Don’t Despise the Size

Tiny horseI spent too many years telling good people that the way they wanted to do church was wrong.

These people weren’t heel-draggers or vision-killers.

Not all of them. Not most of them.

They weren’t the grasshoppers. I was.

They were followers of Jesus who attended the church I was pastoring because they found their spiritual and emotional needs met there. And they felt inspired enough by the spiritual guidance they received to want to share it with others.

They didn’t need me or anyone else telling them they weren’t doing it right simply because one of the main things that attracted them to the church – its small, personal nature – was somehow inadequate, or worse, a mistake.

But I did tell them that. Through myriad subtle and not-so-subtle teachings and behaviors, I did to them what had been done to me. I made them feel less valued because they weren’t as big as some false sense of success told them they should be.

All the people we saw there are of great size. … We seemed like grasshoppers in our own eyes, and we looked the same to them. – Numbers 13:32-33

Don’t let anyone look down on (despise – KJV) you because you are young. – 1 Timothy 4:12

Size matters not. Look at me. Judge me by size, do you? – Yoda


If Big Equals Successful, What Does Small Equal?

Big things can be inspiring.

They can also be intimidating.

When the Hebrew spies checked out the Promised Land, they all came back with the same report. It’s a great land! A wealthy land! A HUGE land! Two of them were inspired by the massive size of it, the other ten were intimidated.

When Paul appointed Timothy to pastor the fledgling Ephesian church, Timothy was so young that Paul felt it necessary to remind Timothy not to let anyone despise his young age.

I hate to admit this, but as a Small Church pastor I have allowed myself to feel intimidated and despised by big church pastors on many occasions.

Most Small Church pastors know the feeling.

We have a culture, especially in the western, anglo church, of equating size with success. Thus, every book I have ever read about various church sizes begins with the premise that churches of one size need to remove whatever obstacles are stopping them from becoming a church of the next size larger.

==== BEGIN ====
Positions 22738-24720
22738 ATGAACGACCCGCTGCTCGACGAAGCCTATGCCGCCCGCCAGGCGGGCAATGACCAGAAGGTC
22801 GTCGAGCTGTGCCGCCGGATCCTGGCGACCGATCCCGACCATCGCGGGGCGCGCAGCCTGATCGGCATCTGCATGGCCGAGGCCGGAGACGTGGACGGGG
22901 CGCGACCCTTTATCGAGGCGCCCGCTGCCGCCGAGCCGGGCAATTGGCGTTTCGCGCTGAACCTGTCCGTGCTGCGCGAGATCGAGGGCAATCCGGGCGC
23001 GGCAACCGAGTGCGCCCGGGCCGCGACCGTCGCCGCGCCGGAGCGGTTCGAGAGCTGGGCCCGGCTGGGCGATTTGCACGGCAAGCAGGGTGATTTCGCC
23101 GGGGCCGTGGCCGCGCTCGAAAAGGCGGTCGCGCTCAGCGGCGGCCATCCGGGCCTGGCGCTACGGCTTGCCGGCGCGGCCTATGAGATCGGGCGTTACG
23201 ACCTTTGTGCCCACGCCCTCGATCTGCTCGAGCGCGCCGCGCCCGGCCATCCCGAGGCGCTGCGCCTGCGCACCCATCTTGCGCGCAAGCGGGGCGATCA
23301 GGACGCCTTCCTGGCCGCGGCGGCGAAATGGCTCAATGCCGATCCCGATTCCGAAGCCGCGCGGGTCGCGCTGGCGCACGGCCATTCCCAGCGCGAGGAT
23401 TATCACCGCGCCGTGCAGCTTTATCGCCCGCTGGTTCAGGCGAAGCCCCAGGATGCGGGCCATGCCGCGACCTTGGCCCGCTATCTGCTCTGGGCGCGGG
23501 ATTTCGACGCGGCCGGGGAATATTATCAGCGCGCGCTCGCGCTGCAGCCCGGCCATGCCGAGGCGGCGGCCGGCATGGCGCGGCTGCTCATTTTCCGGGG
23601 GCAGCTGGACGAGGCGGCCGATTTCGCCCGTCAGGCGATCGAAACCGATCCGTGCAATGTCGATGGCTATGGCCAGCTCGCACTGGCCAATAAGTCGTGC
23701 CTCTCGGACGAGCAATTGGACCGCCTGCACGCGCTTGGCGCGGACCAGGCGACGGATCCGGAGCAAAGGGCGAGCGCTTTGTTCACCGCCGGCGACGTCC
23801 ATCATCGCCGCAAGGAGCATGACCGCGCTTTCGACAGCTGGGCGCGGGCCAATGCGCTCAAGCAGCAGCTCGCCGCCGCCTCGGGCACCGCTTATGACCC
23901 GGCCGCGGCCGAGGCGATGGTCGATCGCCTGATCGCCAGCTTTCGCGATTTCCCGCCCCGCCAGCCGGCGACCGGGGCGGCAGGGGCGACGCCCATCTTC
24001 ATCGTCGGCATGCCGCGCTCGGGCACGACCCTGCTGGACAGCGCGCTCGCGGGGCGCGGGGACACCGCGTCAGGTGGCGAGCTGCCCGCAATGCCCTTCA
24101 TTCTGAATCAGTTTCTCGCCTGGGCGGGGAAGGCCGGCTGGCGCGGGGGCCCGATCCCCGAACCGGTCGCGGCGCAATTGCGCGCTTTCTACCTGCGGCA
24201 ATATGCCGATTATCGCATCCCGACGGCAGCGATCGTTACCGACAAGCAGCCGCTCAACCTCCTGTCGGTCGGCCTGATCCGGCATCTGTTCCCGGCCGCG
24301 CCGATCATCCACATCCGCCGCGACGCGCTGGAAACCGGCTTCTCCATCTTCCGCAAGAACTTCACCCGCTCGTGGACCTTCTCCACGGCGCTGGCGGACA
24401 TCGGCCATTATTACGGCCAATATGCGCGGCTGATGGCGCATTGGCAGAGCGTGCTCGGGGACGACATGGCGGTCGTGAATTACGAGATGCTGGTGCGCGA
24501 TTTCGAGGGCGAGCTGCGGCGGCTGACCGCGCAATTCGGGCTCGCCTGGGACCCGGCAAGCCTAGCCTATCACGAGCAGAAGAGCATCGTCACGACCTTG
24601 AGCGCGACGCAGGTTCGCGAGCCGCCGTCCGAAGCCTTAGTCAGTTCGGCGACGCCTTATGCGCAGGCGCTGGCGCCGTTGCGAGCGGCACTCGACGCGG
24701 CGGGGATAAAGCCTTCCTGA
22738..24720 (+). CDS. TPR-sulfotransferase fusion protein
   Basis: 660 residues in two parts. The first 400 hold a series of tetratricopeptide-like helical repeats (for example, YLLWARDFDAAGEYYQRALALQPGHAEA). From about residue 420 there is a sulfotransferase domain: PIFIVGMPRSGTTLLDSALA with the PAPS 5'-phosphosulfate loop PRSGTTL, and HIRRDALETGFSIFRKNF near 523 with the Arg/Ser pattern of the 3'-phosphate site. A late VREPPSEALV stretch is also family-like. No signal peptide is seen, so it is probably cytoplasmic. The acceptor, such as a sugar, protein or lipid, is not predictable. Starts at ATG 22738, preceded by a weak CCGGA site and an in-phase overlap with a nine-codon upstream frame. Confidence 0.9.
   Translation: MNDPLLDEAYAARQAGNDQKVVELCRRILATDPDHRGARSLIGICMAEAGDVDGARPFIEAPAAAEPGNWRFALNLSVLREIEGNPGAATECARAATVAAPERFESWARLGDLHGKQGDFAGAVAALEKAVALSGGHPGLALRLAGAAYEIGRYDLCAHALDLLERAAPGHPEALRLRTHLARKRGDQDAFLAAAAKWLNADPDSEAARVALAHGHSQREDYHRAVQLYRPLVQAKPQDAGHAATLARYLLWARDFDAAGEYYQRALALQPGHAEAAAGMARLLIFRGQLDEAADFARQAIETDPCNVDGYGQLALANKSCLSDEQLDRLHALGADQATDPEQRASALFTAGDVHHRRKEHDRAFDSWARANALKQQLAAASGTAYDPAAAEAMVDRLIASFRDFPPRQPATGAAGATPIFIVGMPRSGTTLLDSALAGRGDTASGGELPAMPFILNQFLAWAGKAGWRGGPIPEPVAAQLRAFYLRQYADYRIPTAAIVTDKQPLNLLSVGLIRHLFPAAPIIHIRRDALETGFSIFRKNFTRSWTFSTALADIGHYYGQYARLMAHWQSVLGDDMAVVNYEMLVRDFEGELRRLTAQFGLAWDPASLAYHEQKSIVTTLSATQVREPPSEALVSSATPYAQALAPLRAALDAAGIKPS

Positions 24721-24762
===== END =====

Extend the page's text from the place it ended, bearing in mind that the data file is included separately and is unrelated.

Onward and upward.

Here are the American stats, according to Carl F. George: “At the 100 mark, your church has become larger than 60 percent of your peers’; at 140, 75 percent; at 200, 80 percent; at 350, 93 percent; and by 500, 95 percent.” So 93% of American churches (under 350) are small, while 80% (under 200) are very small.

If size equals success, then 93% of pastors are unsuccessful, bad at their jobs and inadequate at fulfilling their calling, while 80% are very bad at their jobs – a number I escape being a part of, but barely.

So 80% to 93% of pastors are failures? Can that be right?


Half of all Christians in America, and far more than half of Christians worldwide attend a Small Church, not because they lack options, but – shockingly – they go to a Small Church because they want to! And no one has the right to tell them they are wrong to feel that way.

Wanting to worship and serve God in a Small Church is not a theological error or a personality deficit.

It’s time we stopped treating it as though it was.

Today’s post was an excerpt from
The Grasshopper Myth: Chapter 4 – Don’t Despise the Size

So what do you think? Is wanting to be in a Small Church wrong? If you’re a Small Church pastor, have you ever felt intimidated by bigger churches? Have you ever projected those feeling onto your congregation?

We want to hear from you. Yes, you!
Enter your comment right below this post and get in on the conversation.

(Little Plastic Horse photo by astanush • Flickr • Creative Commons license)

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2 thoughts on “Don’t Despise the Size”

  1. When I was growing up as a kid, I often babysat for a couple, the wife of whom was and still is one of my own mother’s best friends. Over the years, that couple became millionaires, then multi-millionaires, and then more. The house they live in now is big, and I mean VERY big, and as you might expect, the house is full of beautiful artwork and furniture. The last time I was there, they had one small room, no bigger than my own small living room, and in that room they had many of the same furnishings they had when I babysat for them many years earlier. It was in no small way, their old living room, cluttered, and eclectic, and you wouldn’t know it was there unless you looked. It’s also where they still spend nearly all their time when they are home.

    I suppose it’s easy to make the mistake of equating size with success, even though I would imagine one of the greatest struggles in any big church is acting small. I’m sure most members try to find that small room in the big church where it really feels like home. If that’s the case, how can small ever be bad?

    In some sense, it’s very difficult for me to accept that any pastor might equate size with success, especially since there’s no mention of church size in The Great Commission. I suppose there’s an awful lot of bad theology out there being taught, so why shouldn’t I expect the same in the math? Guess I should consider myself lucky that I found a small church where the theology is rock solid and the Chief Mathematician doesn’t confuse growth with size.

    1. You’re dead on, Brian.

      I think you’d be surprised at how bigness gets equated with faithfulness, success and obedience to the great commission in the minds of a lot of pastors.

      Your voice from the churchgoers side of the ledger is what we need to hear more often. Smallness, and the genuine sense of community that can only come from intimacy is what churchgoers crave, far more than pastors like me usually realize.

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